SPEED: Dromology, speed-space and light-time
DOI link for SPEED: Dromology, speed-space and light-time
SPEED: Dromology, speed-space and light-time book
The emphasis placed on movement and on speed of transmission as key forces which shape social and political space leads Virilio to make sometimes startling claims. In Speed and Politics, for instance, he asserts the following: ‘there was no industrial revolution’, but only a ‘dromocratic revolution; there is no democracy, only dromocracy’ (Virilio 1986: 46). He has insisted in works such as Negative Horizon that ‘movement governs the event’ and that the ever increasing speeds which have determined movement in modern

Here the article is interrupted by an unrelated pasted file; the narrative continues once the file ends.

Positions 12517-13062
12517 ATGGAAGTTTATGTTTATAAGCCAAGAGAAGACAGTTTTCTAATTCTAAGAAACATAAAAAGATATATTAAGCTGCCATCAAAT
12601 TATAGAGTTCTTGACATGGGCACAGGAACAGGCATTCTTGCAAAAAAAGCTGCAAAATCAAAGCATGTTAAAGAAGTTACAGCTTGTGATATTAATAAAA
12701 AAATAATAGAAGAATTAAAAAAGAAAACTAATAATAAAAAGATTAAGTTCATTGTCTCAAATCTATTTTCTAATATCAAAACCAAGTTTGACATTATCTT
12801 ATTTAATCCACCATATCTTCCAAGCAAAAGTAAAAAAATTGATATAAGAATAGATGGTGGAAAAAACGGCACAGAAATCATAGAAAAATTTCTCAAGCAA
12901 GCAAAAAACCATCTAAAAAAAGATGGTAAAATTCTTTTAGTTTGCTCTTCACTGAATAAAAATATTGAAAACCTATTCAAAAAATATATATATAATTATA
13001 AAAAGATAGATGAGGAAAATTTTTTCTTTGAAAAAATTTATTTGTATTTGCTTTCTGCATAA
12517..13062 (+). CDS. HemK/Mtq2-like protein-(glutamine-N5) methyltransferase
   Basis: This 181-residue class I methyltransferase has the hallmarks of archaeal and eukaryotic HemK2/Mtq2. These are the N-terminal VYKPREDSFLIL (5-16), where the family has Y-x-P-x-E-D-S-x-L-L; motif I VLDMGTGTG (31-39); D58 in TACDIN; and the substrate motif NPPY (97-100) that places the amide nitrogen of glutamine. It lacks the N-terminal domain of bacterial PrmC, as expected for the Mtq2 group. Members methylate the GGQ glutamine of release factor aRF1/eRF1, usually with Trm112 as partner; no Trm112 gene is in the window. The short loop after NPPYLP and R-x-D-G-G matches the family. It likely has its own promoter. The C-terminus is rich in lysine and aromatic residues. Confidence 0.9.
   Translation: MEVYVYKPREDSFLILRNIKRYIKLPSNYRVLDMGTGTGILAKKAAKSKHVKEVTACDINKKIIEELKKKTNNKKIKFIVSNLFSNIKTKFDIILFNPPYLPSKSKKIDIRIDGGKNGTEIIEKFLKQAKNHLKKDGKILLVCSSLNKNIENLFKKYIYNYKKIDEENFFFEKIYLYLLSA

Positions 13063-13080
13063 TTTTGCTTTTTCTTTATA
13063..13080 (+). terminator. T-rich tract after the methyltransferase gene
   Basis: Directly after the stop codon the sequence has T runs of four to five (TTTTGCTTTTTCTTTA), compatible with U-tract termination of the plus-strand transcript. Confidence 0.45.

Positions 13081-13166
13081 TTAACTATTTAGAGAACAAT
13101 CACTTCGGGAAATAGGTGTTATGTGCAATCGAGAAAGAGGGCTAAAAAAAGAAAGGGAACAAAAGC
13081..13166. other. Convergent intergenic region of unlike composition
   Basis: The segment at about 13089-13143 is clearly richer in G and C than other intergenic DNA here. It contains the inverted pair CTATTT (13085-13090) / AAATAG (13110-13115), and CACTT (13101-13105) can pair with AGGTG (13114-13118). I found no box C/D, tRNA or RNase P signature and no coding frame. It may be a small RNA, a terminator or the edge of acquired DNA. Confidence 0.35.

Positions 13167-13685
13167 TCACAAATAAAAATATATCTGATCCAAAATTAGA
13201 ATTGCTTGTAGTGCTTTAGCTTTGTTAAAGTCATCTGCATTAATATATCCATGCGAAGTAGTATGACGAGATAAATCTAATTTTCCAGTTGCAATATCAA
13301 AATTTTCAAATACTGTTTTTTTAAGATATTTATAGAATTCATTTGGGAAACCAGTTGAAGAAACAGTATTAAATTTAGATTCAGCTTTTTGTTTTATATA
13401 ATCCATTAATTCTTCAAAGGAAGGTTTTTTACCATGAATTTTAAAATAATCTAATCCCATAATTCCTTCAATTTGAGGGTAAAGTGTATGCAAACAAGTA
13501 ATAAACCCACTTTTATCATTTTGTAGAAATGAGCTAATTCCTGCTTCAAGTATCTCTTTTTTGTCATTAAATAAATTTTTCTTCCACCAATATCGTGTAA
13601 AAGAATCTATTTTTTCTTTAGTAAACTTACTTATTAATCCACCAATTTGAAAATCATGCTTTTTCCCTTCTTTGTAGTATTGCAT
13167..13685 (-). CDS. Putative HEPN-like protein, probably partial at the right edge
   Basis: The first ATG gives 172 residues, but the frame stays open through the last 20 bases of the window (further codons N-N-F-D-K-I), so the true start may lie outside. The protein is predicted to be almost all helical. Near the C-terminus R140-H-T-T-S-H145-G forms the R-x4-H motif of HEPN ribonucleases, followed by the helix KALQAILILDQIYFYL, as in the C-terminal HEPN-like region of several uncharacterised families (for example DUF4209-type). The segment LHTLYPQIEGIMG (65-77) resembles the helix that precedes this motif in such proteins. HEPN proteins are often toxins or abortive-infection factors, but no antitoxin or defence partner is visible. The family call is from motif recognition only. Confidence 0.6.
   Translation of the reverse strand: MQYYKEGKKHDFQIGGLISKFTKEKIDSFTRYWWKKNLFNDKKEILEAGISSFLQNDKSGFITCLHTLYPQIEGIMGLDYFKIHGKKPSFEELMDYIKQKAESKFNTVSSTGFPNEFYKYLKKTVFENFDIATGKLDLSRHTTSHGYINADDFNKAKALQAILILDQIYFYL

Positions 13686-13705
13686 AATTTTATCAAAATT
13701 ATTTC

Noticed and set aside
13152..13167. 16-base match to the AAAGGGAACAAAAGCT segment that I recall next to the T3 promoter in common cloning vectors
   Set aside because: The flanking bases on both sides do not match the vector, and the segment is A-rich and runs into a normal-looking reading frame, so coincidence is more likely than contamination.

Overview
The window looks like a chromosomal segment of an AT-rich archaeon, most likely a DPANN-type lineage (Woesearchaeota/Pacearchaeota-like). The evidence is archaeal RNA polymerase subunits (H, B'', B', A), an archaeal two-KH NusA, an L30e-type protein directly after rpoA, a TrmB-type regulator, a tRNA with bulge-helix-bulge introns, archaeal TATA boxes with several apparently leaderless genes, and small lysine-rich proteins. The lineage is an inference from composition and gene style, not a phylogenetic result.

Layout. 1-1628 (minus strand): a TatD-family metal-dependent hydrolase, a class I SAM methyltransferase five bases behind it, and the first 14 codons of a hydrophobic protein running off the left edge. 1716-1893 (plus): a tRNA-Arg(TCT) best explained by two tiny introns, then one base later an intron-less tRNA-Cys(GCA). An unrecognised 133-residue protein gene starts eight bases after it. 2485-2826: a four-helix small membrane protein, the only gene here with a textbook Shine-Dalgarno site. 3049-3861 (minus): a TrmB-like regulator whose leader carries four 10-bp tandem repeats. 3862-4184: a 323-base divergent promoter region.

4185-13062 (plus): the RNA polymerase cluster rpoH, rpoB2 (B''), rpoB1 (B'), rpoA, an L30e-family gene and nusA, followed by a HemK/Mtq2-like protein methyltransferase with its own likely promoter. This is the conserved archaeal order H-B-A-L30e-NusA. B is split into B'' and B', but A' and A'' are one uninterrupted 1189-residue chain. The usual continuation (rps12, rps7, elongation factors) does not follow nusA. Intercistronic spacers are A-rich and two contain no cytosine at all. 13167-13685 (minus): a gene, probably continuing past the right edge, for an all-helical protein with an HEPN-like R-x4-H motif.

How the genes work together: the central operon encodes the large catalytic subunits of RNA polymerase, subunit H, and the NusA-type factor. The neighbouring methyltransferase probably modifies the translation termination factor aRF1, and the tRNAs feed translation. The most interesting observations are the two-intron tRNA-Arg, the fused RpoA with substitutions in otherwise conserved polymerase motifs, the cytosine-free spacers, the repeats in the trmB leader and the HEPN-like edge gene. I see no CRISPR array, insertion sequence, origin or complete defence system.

society have ‘caused the traditional political structures to implode’ (Virilio 2005a: 105, 60). However startling or peremptory such assertions may at first appear they are made within the context of a more general argument which is developed in a fairly systematic fashion across the range of Virilio’s writing from the 1970s to the present day. In an interview with the media theorist Friedrich Kittler he summarizes his view that contemporary global society has hit a ‘wall of acceleration’ (Armitage 2001: 97-8). The argument runs as follows: societies have hitherto developed according to a logic of ever increasing acceleration of the speed of both transport and communication; we have moved from the age of horseback or horsedrawn locomotion to that of the railway, from the age of the telephone to that of radio transmission and then to television and digital or information technology. The ‘progress’ of each age in relation to that preceding it has implicitly been defined by the accelerated transmission afforded by new technological means: train travel exceeds that of horse-drawn locomotion, the aeroplane that of the train, the digital transmission of data outstrips the speeds of transmission accomplished by the technologies that came before. Virilio’s contention is that contemporary society is reaching a critical point at which further acceleration may soon no longer be possible. If, in the age of the internet or digital and satellite communication, information can be transmitted quasi-instantaneously worldwide, or if, as planners and aviation engineers expect, hypersonic aeroplanes will soon be able to traverse the globe in around two hours, will society not reach a point where any future progress of acceleration is impossible? What are the broader implications for a society which has reached such a stage? This, at least, is the state of affairs Virilio is referring to, and the question he is posing when he talks about our society standing at a limit or at the ‘wall’ of acceleration.